How to Spend Crowdfunding Capital
This is a personal view from a bloke who has reached the magic six zero, worked in Corporate Banking, then started a few businesses and had a bit of success. It doesn’t make me an expert but it gives me “opinions”.
Crowdfunding has been a phenomenal success in raising capital for young and growing breweries, even start up ones. Loads of money raised for not much equity given away, and massive business valuations as a result. And who’s to say those are wrong with a number of brewery sales having been completed in recent years at telephone number figures.
But, how to spend all that crowdfunding cash raised? Yes, of course, a bigger brewery is required and that is accompanied by a move in premises. But, in reality, with sensible business planning and use of traditional finance products, a certain amount of that is already possible. Using equity instead of debt just reduces the interest cost and therefore the overhead. That makes the brewery more profitable but doesn’t, in itself, add to the enterprise value.
No, in my opinion, the best use of capital raised is to fuel growth. For that a business requires a clear market strategy, a coherent product range, branding that appeals to the target market, and a committed team of people with the skills and determination to deliver. You may notice that none of these are things you can go to a funder and get a loan against – they all need to be paid for out of the business resources.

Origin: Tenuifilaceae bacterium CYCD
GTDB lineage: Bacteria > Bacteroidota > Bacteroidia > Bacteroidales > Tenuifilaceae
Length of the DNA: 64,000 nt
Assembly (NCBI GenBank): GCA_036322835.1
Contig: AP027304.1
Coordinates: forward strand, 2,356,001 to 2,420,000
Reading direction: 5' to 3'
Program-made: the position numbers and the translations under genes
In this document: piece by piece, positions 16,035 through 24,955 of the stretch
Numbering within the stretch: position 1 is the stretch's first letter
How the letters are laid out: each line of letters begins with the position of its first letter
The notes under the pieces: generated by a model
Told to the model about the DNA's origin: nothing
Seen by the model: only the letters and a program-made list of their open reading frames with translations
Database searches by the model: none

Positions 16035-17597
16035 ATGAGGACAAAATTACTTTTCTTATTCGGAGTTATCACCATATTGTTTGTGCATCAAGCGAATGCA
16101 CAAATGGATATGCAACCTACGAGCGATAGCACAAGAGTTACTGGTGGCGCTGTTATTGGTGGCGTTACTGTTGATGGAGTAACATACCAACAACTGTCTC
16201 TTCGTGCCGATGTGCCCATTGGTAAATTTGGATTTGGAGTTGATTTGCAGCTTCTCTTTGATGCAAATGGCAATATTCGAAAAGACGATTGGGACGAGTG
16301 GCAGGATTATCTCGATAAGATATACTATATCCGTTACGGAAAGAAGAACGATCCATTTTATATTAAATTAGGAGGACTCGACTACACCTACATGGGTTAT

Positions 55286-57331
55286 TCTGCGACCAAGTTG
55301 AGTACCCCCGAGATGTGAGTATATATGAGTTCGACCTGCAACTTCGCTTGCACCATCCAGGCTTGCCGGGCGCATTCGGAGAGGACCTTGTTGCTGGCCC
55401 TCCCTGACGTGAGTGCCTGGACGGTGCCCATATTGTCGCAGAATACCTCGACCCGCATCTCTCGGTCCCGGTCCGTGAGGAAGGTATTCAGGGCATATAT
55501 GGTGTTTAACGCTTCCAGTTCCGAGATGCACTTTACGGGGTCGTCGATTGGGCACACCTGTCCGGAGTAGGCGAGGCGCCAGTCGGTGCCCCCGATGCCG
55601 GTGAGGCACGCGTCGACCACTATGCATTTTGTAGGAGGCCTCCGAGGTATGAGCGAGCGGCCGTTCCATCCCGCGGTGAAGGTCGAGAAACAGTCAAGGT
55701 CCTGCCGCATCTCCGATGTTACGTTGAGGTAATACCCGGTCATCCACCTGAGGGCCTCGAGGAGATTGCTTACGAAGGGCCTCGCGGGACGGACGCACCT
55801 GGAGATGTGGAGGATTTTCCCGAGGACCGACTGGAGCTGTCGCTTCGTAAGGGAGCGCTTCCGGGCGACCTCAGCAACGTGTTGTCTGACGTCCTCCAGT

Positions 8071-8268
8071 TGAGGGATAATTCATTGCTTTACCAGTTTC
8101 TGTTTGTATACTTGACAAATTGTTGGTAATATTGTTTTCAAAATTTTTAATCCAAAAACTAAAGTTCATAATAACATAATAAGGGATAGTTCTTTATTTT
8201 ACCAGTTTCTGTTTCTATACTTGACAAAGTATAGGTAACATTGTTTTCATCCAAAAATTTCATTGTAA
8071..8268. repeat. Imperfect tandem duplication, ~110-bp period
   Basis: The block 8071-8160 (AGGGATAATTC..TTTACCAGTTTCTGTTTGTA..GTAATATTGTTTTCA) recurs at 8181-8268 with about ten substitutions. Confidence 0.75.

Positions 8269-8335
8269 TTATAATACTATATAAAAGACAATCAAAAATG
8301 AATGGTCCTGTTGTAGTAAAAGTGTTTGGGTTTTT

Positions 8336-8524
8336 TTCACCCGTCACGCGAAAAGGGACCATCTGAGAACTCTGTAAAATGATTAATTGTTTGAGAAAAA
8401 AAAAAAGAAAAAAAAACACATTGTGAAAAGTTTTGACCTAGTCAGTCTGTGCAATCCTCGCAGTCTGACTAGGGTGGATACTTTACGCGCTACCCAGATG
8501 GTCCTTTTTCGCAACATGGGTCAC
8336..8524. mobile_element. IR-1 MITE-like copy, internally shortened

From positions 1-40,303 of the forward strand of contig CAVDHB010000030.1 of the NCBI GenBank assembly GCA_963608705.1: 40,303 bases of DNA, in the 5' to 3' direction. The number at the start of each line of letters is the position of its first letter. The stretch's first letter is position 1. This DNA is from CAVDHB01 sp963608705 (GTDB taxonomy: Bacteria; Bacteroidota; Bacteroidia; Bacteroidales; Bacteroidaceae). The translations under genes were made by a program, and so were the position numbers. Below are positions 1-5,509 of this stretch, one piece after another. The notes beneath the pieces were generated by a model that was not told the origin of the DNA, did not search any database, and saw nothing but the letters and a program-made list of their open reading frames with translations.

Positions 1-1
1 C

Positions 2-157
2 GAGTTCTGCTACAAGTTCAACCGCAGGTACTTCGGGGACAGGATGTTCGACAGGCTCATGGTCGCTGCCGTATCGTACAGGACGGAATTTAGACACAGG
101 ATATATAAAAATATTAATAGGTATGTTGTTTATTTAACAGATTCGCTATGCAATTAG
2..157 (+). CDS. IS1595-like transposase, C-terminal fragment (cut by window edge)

So my view is that breweries need to leverage their fixed assets with borrowing to preserve cash in the business for investment in growth. Rent the property, hire, lease or rent all the plant, machinery and vehicles. Owning the assets does not make a business valuable. In fact, when a brewery is sold it makes just about no difference. Think about it, if a brewery being sold owns it’s building then the building is valued at its current market value. But it’s sales volumes and brands are valued at many multiples of book value so which would you rather be selling?
Look at the recent sale of Fullers for £250m, would it have been £250.5m if they had owned their trucks instead of leased them? But it could have been £200m if their sales level had been £5m lower.
My advice to breweries with Crowdfunding Capital burning a hole in the pocket, don’t repay debt, don’t buy/own assets, invest in people, the brands and the markets and build presence and volume – that’s what will give your investors the biggest return.
When I see that in a Crowdfunding Prospectus it will get my cash.
As I said, just an opinion…….